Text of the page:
"Oh, you should take him up on that, Jeff," Annie said with a wicked grin. "Go up to the bar and impress him with how much you know about single-malts!"
Connie laughed. "Good idea! Annie and I can keep ourselves entertained."
Jack could see Jeff was torn, so he added, "They've got a good selection here. Have you tried Tyroconnel?"
"Irish whiskey? What are we, potato farmers?" Jeff said, his eyebrows raised high. "Come on, we can do better than that." Moments later, the two men were seated at the bar with matching flights of five Highland single-malts in front of them.
"So these stories about you must really be something," Jack said, taking a sip of a Highland Park 15-year-old King Magnus.
Jeff made a face. "I suppose in the scheme of things they're not so bad," he said. "It's just… when I met Annie, I was just starting to… transition away from the kind of man I was back then, so she's never really seen me at my worst. Although," he added after a drink, "maybe she can repair my reputation a bit. I tend to forget that I don't always make the best impression on people."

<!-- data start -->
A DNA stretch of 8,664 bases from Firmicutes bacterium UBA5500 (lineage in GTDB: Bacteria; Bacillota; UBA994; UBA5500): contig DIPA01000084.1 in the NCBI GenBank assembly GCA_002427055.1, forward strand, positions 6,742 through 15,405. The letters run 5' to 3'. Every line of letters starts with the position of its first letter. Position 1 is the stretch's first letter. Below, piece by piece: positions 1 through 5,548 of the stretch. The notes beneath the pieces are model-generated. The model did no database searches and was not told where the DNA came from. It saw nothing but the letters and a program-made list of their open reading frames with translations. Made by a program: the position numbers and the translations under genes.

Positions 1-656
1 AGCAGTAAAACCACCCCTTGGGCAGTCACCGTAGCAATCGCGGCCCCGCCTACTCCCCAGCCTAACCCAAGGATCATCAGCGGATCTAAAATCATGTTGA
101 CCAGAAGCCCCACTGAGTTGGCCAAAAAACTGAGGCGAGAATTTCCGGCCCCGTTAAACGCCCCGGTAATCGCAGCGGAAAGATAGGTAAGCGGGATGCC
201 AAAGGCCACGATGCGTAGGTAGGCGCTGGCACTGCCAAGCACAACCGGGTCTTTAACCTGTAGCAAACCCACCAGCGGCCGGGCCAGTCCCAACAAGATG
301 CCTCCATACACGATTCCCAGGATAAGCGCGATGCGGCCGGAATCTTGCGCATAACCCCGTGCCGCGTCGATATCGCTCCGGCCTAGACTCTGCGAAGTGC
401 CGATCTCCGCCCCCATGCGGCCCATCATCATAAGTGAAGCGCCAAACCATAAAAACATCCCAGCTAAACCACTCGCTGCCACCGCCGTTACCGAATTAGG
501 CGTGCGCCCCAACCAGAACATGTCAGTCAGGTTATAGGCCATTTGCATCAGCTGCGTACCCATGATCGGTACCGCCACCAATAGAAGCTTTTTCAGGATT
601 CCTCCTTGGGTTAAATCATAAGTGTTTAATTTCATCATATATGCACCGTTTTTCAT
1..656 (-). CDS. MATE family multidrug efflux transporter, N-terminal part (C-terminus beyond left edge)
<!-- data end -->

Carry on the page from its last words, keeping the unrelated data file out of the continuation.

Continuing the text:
"Connie must not have thought too poorly of you," Jack said, "if she was willing to see you while she was in town for the weekend."
"Oh, we're just here for a few days ourselves. Annie had a job interview, and AAJ was holding a CLE seminar this weekend, so we decided to make a trip out of it. I was waiting here for Annie when Connie recognized me from a recruiting event and came over to introduce herself." Jeff frowned. "Though come to think of it, I don't know why. We didn't know each other at Colorado, and she'd never heard anything good from our mutual acquaintances."
"'Mutual acquaintances' meaning girlfriends of hers that you slept with?"
Jeff nodded. "So that's what she's been telling Annie, all the horrible things she heard about me from them. And Annie is telling her about what a jackass I was in college."
Jack swiveled in his seat to take a look at Annie. "She doesn't look like she would have much first-hand knowledge about your college days."
"Ah." Jeff picked up the next glass in the flight, a 15-year-old Dalwhinnie, and took a large sip. "I, uh, exaggerated my educational history when I applied to the bar," Jeff said. "When they found out I hadn't actually earned an undergrad degree, they suspended my license until I did."